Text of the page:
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19 upvotes1 comment525.1K views
Ganesa Vijayakumar
Ganesa Vijayakumar
August 22nd 2019 at 6:44AM

Yes, you are correct!. thanks for sharing your experiences.

#Sublime Text is a generic text editor and it has more limitations when you consider it for any specific language or framework development like PHP.

#PhpStrom - I haven't tried it before but its name itself says that it is specifically built one for PHP development so it should satisfy you if you consider it for PHP development.

#Visual Studio Code - Yes, Now it's ranked as the Number ONE 1 tool for the generic purpose like a text editor or any specific Language or Framework developments and Yes, It enhanced lot in the recent times.

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Software Engineer at Weedmaps

So I am a huge fan of JIRA like #massive I used it for many many years, and really loved it, used it personally and at work. I would suggest every new workplace that I worked at to switch to JIRA instead of what I was using.

When I started at #StackShare we were using a Trello #Kanban board and I was so shocked at how easy the workflow was to follow, create new tasks and get tasks QA'd and deployed. What was so great about this was it didn't come with all the complexity of JIRA. Like setting up a project, user rules etc. You are able to hit the ground running with Trello and get tasks started right away without being overwhelmed with the complexity of options in JIRA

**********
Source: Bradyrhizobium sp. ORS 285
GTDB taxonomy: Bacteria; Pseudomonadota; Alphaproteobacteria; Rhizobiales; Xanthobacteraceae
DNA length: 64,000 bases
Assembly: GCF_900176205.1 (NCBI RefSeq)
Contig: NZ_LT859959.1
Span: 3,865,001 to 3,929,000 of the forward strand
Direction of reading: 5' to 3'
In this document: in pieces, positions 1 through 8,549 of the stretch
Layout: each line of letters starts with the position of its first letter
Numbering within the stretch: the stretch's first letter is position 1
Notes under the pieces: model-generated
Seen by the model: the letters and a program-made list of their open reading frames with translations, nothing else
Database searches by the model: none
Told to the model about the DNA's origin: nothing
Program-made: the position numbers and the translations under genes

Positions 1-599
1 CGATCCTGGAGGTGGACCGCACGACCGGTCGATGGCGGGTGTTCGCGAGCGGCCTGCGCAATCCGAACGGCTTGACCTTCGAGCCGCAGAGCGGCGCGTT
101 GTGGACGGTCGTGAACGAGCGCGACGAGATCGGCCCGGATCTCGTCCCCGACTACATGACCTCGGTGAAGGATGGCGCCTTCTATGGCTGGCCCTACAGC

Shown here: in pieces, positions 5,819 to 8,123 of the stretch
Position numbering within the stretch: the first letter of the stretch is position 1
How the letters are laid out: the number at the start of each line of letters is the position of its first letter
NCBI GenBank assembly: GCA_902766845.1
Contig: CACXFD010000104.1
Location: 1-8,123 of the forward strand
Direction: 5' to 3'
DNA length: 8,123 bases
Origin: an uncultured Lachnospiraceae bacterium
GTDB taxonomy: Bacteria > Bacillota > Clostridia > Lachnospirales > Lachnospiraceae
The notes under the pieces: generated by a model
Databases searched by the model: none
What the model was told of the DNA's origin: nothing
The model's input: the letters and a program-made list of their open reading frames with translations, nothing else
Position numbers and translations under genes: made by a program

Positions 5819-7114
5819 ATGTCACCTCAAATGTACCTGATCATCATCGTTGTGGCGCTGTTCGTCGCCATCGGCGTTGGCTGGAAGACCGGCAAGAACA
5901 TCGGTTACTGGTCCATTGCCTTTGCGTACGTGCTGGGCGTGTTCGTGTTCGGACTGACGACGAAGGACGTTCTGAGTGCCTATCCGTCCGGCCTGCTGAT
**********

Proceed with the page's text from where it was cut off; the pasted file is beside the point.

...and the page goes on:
With a few TrelloPowerUps we were easily able to add GitHub integration and storyPoints to our cards and thats all we needed to get a really nice agile workflow going.

I'm not saying that JIRA is not useful, I can see larger companies being able to use the JIRA features and have the time to go through all the complex setup to get a really good workflow going. But for smaller #Startups that want to hit the ground running Trello for me is the way to go.

In saying that what I would love Trello to implement is to allow me to create custom fields. Right now we just have a Description field. So I am adding User Stories & How To Test in the Markdown of the Description if I could have these as custom fields then my #Agile workflow would be complete.